France played a similar role during the Civil War in Spain. When Mussolini and Hitler interfered in Spain in a big way, France did not help the democratic Government of Spam against General Franco Along with Britain France followed a policy of non-intervention in Spain. A Non-intervention Committee was set up in London with 27 states and an embargo was put on the export of arms to Spain. That was positively helpful to General Franco who with the help of Hitler and Mussolini went ahead confidently in the face of appeasement shown by France and Britain.
On 6 September 1936, Blum observed, “But should we undertake a competition of armaments on Spanish soil? If certain powers furnish arms and planes to the rebels, should France furnish them to the Popular Front? No.” At Geneva, the Spanish delegate was dissuaded from making specific accusations against Italy and Germany because France wanted to shield the guilt of Mussolini and Britain wanted to shield the guilt of Hitler. France and Britain got their policy of non-intervention approved, by the Council of the League of Nations.
The guilt of defending an aggressor at the expense of an aggrieved party was shared by both France and Britain. The French policy resulted in frustration abroad. There was a feeling of moral guilt that France had let down Spain and helped the dictators. That “broke Blum’s heart and the heart of the Front Populaire, hastening its end and leaving the Republic more divided and poisoned by hatred than it had been.”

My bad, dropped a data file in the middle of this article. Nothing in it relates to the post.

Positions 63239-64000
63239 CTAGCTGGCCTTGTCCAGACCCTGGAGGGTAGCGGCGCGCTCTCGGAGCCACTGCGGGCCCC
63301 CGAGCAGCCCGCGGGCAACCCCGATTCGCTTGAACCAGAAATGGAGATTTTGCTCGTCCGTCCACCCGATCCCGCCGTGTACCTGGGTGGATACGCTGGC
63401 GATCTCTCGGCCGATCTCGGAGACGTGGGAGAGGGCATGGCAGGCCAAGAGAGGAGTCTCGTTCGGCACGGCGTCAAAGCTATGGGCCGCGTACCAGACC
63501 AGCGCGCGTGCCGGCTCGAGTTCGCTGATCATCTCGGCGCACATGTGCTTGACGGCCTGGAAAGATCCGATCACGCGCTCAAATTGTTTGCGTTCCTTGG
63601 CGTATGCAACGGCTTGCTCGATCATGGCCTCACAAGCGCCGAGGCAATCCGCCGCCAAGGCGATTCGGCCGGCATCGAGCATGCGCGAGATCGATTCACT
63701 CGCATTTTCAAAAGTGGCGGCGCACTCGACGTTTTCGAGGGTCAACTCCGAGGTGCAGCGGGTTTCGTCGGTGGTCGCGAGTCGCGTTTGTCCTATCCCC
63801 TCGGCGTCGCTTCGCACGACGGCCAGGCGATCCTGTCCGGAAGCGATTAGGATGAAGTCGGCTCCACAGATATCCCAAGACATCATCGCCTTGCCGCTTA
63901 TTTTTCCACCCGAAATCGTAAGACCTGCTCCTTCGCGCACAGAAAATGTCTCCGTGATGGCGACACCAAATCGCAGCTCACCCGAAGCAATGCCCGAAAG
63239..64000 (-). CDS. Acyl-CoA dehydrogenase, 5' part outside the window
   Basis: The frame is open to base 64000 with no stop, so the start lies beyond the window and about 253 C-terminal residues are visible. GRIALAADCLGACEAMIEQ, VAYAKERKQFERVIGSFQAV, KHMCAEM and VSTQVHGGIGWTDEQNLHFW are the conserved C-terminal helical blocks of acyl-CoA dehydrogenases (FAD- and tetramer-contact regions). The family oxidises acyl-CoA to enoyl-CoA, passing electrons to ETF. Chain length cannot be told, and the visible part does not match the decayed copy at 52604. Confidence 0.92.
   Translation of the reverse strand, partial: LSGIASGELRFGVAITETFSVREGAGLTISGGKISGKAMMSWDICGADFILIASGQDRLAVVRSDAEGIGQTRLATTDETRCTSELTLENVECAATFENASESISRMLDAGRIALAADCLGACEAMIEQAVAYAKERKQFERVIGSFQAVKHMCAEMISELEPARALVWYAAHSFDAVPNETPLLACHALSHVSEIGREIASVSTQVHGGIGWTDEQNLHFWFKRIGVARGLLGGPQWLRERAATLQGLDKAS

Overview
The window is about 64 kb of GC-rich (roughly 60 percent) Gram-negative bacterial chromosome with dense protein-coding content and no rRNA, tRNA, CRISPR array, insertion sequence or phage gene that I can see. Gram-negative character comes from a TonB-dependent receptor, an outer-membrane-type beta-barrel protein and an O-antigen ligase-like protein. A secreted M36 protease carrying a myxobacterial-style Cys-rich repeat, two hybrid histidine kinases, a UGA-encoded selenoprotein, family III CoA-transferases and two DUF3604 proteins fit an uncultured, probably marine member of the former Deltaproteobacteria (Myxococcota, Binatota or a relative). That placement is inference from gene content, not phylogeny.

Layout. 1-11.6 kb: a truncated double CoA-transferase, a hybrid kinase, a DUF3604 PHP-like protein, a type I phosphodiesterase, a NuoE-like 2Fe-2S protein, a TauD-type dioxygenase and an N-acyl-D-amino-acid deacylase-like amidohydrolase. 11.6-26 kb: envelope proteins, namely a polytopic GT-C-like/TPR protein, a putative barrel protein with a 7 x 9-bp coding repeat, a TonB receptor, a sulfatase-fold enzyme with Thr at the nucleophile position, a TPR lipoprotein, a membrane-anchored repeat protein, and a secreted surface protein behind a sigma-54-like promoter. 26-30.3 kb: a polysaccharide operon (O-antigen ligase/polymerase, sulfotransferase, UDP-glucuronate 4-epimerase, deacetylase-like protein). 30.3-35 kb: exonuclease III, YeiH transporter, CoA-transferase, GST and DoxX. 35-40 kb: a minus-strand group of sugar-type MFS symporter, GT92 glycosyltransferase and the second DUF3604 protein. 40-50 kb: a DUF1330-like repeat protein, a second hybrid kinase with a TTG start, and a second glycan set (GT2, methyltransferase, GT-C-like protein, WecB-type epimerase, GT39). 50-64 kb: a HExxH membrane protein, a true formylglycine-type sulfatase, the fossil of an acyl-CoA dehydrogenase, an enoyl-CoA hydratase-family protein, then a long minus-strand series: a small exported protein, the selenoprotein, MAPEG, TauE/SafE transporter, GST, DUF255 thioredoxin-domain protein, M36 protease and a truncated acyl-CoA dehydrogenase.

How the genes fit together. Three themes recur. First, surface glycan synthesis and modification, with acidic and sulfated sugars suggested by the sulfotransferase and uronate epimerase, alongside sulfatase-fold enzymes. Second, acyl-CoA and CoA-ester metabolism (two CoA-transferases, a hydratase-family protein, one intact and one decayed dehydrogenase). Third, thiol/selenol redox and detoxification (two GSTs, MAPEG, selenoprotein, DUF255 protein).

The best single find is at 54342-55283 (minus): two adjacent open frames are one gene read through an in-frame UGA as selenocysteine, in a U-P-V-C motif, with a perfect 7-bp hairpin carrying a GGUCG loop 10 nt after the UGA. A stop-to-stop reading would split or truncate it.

The role of the French Government in the Civil War in Spain showed that in the steadily deteriorating international situation, France “made it the first axiom of its foreign policy not to become separated from Britain.” By failing to stress that France was as important to Britain as Britain was to France, France tended to surrender to an unnecessary degree the guidance of her policy into British hands.
While dealing with Germany under Hitler after 1936, the policy of appeasement was a matter of compulsion for France. When Mussolini supported Hitler on the question of Austria, France had no option. In 1933-34, France had opposed the move of Hitler to annex Austria as on that occasion Mussolini also opposed Hitler on that issue. In 1938, Mussolini sided with Hitler on the question of the annexation of Austria and France acted like a silent and horrified spectator.